Presently, I am writing this on 5 Iyar, which while may sound like music to some who celebrate the annual Yom HaAtzmaut/Israel Independence Day which in fact was first declared on this date on a Friday the way that it is this year; though presently, it is celebrated the day before to have an extra day of vacation since many if not most don't go to work on Fridays in Israel anyways, this date - or rather the 20th day of the Omer (since before our fixed Jewish calendar nowadays, there were times that the previous month of Nissan could have had 29 days instead of the fixed 30 days nowadays), is exactly 30 days before Shavuot. You see, we learn in Hilchot Pesach/Laws of Passover, that we are supposed to learn the laws of the holiday starting 30 days before the holiday. Now, this is well understandable for Passover, since there are numerous laws related to making Matza, getting rid of Chametz (leavened products) and preparing & performing the Seder. However, as for other holidays, we don't necessarily have so many laws, at least as far as Shavuot is concerned, as well see in the Shulchan Aruch/Code of Jewish Law, there is only one chapter consisting of three paragraphs for the laws of this holiday (Orach Chaim Chapter 494). But as with almost everything else in Judaism, there is a difference of opinion as to how long before the other holidays, at least as far as Shavuot is concerned, we are supposed to learn the laws of that holiday. There are some who don't require a lengthy period, but only from Rosh Chodesh Sivan, beginning the month in which we celebrate Shavuot a few days later. However, others require 30 days before every holiday across the board.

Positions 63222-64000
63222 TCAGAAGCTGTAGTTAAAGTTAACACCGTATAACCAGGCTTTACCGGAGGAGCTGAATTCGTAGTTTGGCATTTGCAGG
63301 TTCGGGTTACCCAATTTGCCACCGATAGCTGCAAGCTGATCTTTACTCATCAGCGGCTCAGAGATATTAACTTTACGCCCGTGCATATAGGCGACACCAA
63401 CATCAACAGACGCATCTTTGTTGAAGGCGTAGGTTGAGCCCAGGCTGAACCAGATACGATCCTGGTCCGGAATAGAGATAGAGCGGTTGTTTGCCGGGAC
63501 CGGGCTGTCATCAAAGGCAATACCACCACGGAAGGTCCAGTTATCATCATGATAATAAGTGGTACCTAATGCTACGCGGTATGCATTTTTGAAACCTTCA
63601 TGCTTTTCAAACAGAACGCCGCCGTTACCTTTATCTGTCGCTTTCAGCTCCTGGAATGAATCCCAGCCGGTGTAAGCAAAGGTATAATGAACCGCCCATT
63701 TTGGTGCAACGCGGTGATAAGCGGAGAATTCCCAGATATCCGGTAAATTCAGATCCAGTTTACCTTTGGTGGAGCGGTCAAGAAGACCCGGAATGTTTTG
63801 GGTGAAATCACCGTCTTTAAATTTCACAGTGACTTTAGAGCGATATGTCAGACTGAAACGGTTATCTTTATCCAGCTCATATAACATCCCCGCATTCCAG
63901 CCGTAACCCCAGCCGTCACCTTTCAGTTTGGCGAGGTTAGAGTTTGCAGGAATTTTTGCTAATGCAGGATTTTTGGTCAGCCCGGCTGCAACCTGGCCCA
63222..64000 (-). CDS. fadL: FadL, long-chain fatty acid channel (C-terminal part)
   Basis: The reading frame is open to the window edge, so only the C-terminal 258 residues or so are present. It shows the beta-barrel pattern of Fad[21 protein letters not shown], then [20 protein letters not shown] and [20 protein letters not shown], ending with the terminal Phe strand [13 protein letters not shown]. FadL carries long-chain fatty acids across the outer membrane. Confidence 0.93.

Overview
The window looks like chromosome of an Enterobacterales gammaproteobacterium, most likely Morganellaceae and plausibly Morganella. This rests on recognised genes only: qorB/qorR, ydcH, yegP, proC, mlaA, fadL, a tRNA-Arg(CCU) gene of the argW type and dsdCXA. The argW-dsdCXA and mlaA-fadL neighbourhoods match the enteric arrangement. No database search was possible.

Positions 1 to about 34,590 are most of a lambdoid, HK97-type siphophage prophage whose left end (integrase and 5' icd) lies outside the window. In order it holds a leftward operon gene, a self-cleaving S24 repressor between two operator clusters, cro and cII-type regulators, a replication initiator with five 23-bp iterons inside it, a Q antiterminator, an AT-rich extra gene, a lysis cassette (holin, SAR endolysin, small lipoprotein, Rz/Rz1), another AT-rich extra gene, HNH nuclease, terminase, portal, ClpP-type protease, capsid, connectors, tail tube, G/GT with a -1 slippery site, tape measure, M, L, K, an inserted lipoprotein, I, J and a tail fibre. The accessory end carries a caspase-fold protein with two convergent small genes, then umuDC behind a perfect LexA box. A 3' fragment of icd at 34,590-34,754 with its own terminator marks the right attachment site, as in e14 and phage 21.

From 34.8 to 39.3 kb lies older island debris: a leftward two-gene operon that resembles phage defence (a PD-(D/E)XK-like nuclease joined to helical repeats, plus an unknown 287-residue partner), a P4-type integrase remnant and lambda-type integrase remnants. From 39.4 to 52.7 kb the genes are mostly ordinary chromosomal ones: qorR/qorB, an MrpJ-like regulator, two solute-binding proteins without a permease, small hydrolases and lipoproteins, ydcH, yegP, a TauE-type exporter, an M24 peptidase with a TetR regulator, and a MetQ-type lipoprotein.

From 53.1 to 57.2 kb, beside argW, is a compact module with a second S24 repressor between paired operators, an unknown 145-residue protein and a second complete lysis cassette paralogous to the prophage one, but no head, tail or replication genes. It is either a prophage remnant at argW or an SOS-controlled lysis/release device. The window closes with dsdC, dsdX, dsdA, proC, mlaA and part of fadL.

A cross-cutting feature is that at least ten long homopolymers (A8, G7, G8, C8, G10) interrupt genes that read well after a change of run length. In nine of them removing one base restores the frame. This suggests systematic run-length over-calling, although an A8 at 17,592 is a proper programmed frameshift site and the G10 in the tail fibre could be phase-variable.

Of course, the question that may be asked it, "Well, if there aren't many laws about this holiday, then how much time does it take to learn how to observe this holiday. Certainly, it would be better to learn these laws shortly before the holiday rather than 30 days before so we will have a more refreshed memory as to what to do when the holiday arrives?" Well, it is true that there are various customs and words of Torah as related to this holiday, and a quick stop at the local Judaica bookstore will make you wonder as to what is the best book on the holiday to spend your money on. But just as there are numerous laws about observance of the Sabbath, which if we don't learn all of the laws to ensure that we will not be in violation of this holy day even by accident, so too there are laws about the observance of Yom Tov/Jewish holiday, so while other holidays involve the special commandments of the particular holiday that we have to annually refresh our memories on, including Rosh HaShana, Yom Kippur & Succot, there are those who especially learn the laws of Yom Tov at this time of year to be prepared to celebrate the upcoming holiday of Shavuot properly, since there are no special Mitzvot to study about attached to this holiday.